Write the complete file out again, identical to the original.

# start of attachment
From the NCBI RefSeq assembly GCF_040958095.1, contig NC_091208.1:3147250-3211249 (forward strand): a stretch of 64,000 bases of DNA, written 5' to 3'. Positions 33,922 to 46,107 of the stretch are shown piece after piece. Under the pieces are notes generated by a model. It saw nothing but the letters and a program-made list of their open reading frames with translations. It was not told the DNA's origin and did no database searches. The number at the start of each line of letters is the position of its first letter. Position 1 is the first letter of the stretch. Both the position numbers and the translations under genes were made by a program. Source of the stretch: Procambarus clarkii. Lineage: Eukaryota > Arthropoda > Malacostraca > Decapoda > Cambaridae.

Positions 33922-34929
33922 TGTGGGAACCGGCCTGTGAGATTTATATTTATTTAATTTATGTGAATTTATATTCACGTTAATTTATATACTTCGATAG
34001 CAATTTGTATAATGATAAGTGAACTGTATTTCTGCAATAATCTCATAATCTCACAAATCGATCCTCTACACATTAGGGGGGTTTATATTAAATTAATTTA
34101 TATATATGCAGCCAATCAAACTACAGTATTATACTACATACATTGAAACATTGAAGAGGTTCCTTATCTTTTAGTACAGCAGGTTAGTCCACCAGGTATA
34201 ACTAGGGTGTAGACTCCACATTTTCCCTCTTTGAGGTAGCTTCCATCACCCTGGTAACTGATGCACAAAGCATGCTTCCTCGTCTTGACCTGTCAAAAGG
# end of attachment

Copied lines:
From the NCBI RefSeq assembly GCF_040958095.1, contig NC_091208.1:3147250-3211249 (forward strand): a stretch of 64,000 bases of DNA, written 5' to 3'. Positions 33,922 to 46,107 of the stretch are shown piece after piece. Under the pieces are notes generated by a model. It saw nothing but the letters and a program-made list of their open reading frames with translations. It was not told the DNA's origin and did no database searches. The number at the start of each line of letters is the position of its first letter. Position 1 is the first letter of the stretch. Both the position numbers and the translations under genes were made by a program. Source of the stretch: Procambarus clarkii. Lineage: Eukaryota > Arthropoda > Malacostraca > Decapoda > Cambaridae.

Positions 33922-34929
33922 TGTGGGAACCGGCCTGTGAGATTTATATTTATTTAATTTATGTGAATTTATATTCACGTTAATTTATATACTTCGATAG
34001 CAATTTGTATAATGATAAGTGAACTGTATTTCTGCAATAATCTCATAATCTCACAAATCGATCCTCTACACATTAGGGGGGTTTATATTAAATTAATTTA
34101 TATATATGCAGCCAATCAAACTACAGTATTATACTACATACATTGAAACATTGAAGAGGTTCCTTATCTTTTAGTACAGCAGGTTAGTCCACCAGGTATA
34201 ACTAGGGTGTAGACTCCACATTTTCCCTCTTTGAGGTAGCTTCCATCACCCTGGTAACTGATGCACAAAGCATGCTTCCTCGTCTTGACCTGTCAAAAGG